Saturday, 13 January 2007
Using CALIPSO to study the influence of the Saharan Air Layer (SAL) on the intensity of tropical cyclones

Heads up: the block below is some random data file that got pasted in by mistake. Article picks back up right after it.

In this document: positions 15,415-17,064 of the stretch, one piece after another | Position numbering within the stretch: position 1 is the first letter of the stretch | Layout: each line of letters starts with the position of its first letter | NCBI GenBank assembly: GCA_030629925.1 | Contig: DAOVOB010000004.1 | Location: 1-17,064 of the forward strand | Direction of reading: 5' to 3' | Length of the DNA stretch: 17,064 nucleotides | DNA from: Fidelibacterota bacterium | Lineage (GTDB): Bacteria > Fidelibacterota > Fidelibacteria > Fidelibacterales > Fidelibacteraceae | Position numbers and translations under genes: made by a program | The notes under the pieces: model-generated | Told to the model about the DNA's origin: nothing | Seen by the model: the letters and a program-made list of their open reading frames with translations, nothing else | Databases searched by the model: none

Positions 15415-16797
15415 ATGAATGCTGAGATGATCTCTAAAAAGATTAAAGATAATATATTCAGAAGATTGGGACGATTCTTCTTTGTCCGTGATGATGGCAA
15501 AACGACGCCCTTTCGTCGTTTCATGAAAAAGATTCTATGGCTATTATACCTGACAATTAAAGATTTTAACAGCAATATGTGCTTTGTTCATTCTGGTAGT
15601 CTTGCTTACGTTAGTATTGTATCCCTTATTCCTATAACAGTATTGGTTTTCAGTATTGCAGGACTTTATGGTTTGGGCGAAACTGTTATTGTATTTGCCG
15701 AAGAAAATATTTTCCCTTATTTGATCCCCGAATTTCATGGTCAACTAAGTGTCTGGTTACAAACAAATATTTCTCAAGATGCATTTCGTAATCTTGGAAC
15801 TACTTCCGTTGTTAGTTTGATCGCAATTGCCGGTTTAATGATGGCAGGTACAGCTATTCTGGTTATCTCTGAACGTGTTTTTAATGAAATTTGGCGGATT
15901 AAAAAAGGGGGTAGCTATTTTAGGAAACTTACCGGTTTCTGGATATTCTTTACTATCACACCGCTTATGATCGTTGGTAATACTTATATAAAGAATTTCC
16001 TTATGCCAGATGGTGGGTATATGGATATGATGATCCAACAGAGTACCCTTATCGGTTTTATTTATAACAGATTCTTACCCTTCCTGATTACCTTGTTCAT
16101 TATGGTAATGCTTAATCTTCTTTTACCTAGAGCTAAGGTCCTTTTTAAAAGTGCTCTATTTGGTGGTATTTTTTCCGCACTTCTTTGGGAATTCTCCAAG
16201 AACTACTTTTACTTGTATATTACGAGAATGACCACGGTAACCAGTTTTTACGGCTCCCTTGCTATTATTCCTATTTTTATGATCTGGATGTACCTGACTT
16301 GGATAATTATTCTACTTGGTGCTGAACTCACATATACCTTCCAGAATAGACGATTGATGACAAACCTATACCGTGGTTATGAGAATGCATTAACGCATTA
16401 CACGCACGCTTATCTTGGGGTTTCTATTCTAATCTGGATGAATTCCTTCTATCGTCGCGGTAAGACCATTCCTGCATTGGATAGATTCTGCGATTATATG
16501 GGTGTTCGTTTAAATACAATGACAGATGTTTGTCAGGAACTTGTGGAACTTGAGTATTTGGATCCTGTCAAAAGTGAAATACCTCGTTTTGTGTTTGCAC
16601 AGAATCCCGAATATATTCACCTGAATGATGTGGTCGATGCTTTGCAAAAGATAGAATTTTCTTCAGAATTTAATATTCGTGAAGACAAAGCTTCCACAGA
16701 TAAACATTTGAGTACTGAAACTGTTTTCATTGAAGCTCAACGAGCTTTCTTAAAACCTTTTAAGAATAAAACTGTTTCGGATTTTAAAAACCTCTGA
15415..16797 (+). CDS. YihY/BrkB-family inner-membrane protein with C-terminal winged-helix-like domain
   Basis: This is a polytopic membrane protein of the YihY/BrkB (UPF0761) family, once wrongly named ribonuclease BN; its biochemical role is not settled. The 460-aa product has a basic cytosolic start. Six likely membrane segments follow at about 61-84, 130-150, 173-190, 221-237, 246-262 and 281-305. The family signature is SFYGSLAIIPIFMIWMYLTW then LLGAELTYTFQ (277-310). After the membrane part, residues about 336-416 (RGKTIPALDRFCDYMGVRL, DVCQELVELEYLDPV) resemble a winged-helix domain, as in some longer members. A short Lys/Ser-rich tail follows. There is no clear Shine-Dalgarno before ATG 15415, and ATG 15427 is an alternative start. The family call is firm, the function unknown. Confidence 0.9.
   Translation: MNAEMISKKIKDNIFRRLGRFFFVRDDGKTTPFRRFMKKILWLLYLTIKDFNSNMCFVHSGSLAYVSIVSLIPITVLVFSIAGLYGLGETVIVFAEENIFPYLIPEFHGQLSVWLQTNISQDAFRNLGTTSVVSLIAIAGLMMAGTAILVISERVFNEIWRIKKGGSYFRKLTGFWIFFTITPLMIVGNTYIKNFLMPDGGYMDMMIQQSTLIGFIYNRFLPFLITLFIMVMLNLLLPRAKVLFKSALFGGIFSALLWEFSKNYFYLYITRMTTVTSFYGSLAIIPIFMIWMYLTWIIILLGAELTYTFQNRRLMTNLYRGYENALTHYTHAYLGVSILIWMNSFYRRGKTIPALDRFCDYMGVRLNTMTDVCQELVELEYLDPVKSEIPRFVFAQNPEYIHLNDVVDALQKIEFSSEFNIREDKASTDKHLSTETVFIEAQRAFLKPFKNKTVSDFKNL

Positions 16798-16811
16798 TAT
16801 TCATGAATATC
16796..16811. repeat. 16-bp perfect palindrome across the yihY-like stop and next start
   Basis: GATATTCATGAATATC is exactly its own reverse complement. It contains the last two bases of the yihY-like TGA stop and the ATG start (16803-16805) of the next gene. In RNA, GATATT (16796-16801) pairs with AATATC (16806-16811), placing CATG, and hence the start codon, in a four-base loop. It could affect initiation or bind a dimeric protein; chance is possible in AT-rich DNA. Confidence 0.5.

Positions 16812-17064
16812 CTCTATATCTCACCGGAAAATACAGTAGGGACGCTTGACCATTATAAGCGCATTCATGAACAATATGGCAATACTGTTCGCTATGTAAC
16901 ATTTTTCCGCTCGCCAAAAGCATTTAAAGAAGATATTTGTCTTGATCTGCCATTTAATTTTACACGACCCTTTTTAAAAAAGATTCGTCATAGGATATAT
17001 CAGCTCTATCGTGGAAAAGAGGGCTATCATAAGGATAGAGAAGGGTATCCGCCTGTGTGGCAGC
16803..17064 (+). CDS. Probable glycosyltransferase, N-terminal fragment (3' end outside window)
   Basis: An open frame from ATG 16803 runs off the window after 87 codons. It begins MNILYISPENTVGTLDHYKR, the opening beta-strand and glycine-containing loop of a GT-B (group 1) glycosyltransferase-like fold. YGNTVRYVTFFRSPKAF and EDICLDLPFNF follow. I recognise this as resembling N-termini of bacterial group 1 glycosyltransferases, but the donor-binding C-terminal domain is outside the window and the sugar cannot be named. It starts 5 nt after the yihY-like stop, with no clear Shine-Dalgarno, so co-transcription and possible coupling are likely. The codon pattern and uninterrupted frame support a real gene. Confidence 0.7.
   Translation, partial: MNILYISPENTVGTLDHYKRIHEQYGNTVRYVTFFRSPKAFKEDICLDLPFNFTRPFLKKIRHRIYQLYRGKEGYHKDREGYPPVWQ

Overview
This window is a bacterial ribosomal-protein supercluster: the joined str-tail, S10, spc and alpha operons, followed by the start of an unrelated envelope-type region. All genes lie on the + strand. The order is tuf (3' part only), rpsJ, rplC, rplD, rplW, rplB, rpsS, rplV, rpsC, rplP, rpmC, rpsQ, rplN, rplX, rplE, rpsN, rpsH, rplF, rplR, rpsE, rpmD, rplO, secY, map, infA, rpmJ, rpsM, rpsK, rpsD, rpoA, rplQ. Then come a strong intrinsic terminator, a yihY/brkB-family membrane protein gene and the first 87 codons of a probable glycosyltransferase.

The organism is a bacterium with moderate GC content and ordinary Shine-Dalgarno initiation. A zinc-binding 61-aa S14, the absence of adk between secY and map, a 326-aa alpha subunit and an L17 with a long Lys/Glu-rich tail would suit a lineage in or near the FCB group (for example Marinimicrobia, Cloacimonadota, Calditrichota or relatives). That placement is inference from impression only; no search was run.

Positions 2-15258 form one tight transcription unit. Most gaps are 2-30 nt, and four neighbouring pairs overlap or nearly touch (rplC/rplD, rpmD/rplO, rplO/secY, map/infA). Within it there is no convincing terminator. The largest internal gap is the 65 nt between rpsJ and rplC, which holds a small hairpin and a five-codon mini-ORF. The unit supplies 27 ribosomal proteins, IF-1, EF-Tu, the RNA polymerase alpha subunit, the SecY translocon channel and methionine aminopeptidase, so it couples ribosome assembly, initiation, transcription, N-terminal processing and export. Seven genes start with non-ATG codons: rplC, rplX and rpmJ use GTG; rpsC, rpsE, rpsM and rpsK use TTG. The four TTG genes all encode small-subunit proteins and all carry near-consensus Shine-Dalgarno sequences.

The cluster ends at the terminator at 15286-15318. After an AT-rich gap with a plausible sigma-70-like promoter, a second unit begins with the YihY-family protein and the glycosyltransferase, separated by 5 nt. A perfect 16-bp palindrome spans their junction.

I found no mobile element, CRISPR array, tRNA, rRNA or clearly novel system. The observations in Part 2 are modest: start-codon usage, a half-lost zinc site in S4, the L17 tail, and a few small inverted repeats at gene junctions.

The Saharan Air Layer (SAL) is a layer of warm, dry, dusty air which normally overlays the cooler more humid surface air of the Atlantic Ocean. Over the Sahara Desert from late spring to early fall, air moving across the desert becomes warm and dry forming a deep mixed layer in the troposphere. This layer can extend from 1,500-1,600m in the atmosphere, be traced as far west as the Gulf of Mexico, and is characterized by mineral dust, dry air, and strong winds. The Saharan Air Layer has been shown to help increase vertical wind shear and allow for the entrainment of dry air into a tropical wave, which aids in weakening tropical disturbances. The proposed research is to use CALIPSO data, which will play a vital role in obtaining better information on the altitude and thickness of clouds and aerosol layers to explore how the structures of tropical cyclones are affected when they interact with the SAL. With a successful CALIPSO mission, understanding the SAL's dynamic effects on tropical cyclones can be improved by providing vertically resolved images to be studied in order to improve weather predictions and climate models.